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Big question. I like that you are building up from psychometric theory or
from micro metrics to macro issues -- in other words I don't think that
approach is *a priori* 'flat-out wrong.' Thomas Schelling's book *Micromotives
and Macrobehavior* may be useful in illuminating that issue from a
generalizable economic point of view.

Another way to approach 'organizational innovation' is to reverse engineer
the thinking of some of the field's most prominent academics. In my opinion
current exemplars include Rita McGrath at Columbia (
https://urldefense.proofpoint.com/v2/url?u=https-3A__www.ritamcgrath.com_&d=DwIFaQ&c=pZJPUDQ3SB9JplYbifm4nt2lEVG5pWx2KikqINpWlZM&r=uXI5O6HThk1ULkPyaT6h2Ws3RKNKSY__GQ4DuS9UHhs&m=oMHWD3Dl5HXPILyn26MBzFX4-WUlXLu1Nsa5NaYpnVE&s=NSukllT_kwANM5enbujjRUDBHpZFR0u3dBtxfMPFaE8&e=) who has written many foundational books and
articles. Alexander Osterwalder (https://urldefense.proofpoint.com/v2/url?u=http-3A__alexosterwalder.com_&d=DwIFaQ&c=pZJPUDQ3SB9JplYbifm4nt2lEVG5pWx2KikqINpWlZM&r=uXI5O6HThk1ULkPyaT6h2Ws3RKNKSY__GQ4DuS9UHhs&m=oMHWD3Dl5HXPILyn26MBzFX4-WUlXLu1Nsa5NaYpnVE&s=K62owuqYVuhn2ckoOn49nJpIQBf2NUVjTXFGP9f8fNo&e=) who has
developed web tools (https://urldefense.proofpoint.com/v2/url?u=https-3A__strategyzer.com_&d=DwIFaQ&c=pZJPUDQ3SB9JplYbifm4nt2lEVG5pWx2KikqINpWlZM&r=uXI5O6HThk1ULkPyaT6h2Ws3RKNKSY__GQ4DuS9UHhs&m=oMHWD3Dl5HXPILyn26MBzFX4-WUlXLu1Nsa5NaYpnVE&s=CeK_ZYwfTNb30HlCse3bLcxufyUjf9bwIKd6Ay6ynYY&e=) devoted to building up best
organizational practices; as well as Steve Blank (
https://urldefense.proofpoint.com/v2/url?u=https-3A__steveblank.com_about_&d=DwIFaQ&c=pZJPUDQ3SB9JplYbifm4nt2lEVG5pWx2KikqINpWlZM&r=uXI5O6HThk1ULkPyaT6h2Ws3RKNKSY__GQ4DuS9UHhs&m=oMHWD3Dl5HXPILyn26MBzFX4-WUlXLu1Nsa5NaYpnVE&s=vjsSeDNmrNZcrg98HNjjgne-rrP7asD0ee7R90qWDWI&e=).

Of course there are many, many more contributors, particularly in the area
of strategic management.

Hope this helps,
Thomas Ball

On Wed, Jun 13, 2018 at 2:32 PM, Jorge Miguel Rocha González <
[log in to unmask]> wrote:

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>
>
>
>
> Hello all,
>
> I’m looking for guidance on how to go about adapting a questionnaire built
> on standard assumptions of psychometric theory in order to measure the
> phenomena in question sociometrically. The phenomena in interested in is
> “organizational innovation;” which although an important part of the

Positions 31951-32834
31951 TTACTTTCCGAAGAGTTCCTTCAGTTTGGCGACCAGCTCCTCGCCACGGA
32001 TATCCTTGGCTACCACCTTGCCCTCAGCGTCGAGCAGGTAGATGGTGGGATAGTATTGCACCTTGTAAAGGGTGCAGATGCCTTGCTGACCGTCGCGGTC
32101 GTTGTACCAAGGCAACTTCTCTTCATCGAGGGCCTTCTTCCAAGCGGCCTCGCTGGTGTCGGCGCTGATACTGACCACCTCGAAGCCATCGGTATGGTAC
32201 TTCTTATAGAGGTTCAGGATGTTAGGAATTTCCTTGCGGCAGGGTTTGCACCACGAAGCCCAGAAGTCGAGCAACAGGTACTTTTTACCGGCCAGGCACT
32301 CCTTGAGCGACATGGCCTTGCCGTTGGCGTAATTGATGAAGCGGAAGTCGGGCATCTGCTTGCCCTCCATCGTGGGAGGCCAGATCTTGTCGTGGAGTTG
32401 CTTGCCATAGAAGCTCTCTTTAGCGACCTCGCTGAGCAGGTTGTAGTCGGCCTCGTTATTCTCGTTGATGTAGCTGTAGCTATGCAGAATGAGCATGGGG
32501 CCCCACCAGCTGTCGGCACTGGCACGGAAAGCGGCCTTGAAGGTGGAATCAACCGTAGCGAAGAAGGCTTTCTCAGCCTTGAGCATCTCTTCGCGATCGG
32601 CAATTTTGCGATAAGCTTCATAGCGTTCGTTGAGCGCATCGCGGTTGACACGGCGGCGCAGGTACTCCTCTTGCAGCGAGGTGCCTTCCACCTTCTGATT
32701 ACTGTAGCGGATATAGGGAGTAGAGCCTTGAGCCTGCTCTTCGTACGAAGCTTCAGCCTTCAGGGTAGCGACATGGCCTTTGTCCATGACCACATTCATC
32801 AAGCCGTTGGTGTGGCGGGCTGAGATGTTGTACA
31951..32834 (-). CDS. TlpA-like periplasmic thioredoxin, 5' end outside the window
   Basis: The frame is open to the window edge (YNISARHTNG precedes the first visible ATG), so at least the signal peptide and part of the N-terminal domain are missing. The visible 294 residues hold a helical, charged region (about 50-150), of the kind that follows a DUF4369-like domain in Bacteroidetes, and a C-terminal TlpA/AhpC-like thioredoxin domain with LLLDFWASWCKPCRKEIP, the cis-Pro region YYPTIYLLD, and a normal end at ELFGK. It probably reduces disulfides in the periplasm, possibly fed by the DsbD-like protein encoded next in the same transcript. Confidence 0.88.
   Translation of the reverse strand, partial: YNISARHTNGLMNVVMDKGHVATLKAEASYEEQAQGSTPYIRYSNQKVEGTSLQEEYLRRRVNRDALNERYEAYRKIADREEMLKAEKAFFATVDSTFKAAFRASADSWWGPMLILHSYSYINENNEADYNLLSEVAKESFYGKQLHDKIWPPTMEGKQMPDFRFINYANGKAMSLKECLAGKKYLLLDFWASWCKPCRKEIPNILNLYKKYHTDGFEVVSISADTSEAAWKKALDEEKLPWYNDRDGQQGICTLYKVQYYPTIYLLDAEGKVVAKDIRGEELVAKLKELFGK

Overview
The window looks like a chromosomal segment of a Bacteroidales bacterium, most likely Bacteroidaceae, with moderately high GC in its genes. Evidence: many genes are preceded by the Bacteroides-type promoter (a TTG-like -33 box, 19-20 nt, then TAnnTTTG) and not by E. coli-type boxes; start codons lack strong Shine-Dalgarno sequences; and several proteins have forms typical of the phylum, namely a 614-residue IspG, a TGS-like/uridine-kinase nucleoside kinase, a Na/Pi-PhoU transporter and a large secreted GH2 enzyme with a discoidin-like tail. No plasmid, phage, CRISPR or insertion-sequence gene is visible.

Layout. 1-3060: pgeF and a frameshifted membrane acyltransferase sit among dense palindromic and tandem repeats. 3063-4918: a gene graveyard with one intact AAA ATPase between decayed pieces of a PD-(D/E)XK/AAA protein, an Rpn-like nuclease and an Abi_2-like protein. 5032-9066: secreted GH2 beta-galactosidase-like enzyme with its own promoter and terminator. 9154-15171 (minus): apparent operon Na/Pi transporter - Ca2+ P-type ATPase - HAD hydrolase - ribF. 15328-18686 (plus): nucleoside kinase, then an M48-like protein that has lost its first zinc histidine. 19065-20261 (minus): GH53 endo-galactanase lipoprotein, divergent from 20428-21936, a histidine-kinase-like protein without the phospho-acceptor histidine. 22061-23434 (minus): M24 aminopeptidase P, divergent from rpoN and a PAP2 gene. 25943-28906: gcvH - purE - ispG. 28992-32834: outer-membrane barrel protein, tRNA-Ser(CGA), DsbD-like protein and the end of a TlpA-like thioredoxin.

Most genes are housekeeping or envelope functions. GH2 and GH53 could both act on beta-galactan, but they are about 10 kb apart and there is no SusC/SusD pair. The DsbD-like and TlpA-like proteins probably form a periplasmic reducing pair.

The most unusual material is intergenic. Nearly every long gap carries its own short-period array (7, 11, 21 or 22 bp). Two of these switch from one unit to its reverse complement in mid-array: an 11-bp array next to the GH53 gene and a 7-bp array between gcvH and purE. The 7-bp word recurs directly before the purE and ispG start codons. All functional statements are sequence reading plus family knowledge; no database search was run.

> conceptual literature defines it as a series of interconnected “social
> dynamics,” much empirical research collects data on the perceptions of
> individuals regarding an abstract social entity such as the “group” or
> “team.” The most commonly used instruments contain Likert questions such as
> “when in our team we can’t solve a problem using traditional methods, we
> improvise with new methods” and would like to adapt them so that each
> person answering reports on all the individuals in his/her team, something
> like: “when <*xxxxxx*> and I are working on a problem that we can’t solve
> using traditional methods, we improvise with new methods.” Another example
> of the way in which items are commonly worded: “My team is very flexible,
> and it adapts according to the projects we are working on;” and the way I’m
> thinking of adapting them: “<*xxxxxx*> is a very flexible person to work
> with and adapts according to the projects we are working on,” for each of
> the alters in the ego’s formal work team.
>
>
>
> The commonly used methodological approach is, in my understanding, forcing
> a social phenomenon through the analytic lens of individual perceptual
> psychology and preceding to report psychometric instrument reliability
> metrics without stopping to ask if the assumptions of these reports are
> warranted: these measurement efforts are not observing social dynamics, but
> rather psychological proxies for them. It would seem to me that conceptual
> work purporting to elucidate the “social” dynamics of a phenomena based
> solely on the psychological reports of individuals, is at best problematic
> if not flat-out wrong.
>
> I would very much appreciate any literature suggestions discussing these
> matters that could help me both better understand what is at stake, and
> methodologically design and justify the most reliable strategy.
>
>
>
> Regards
>
> Jorge M Rocha
>
>
>
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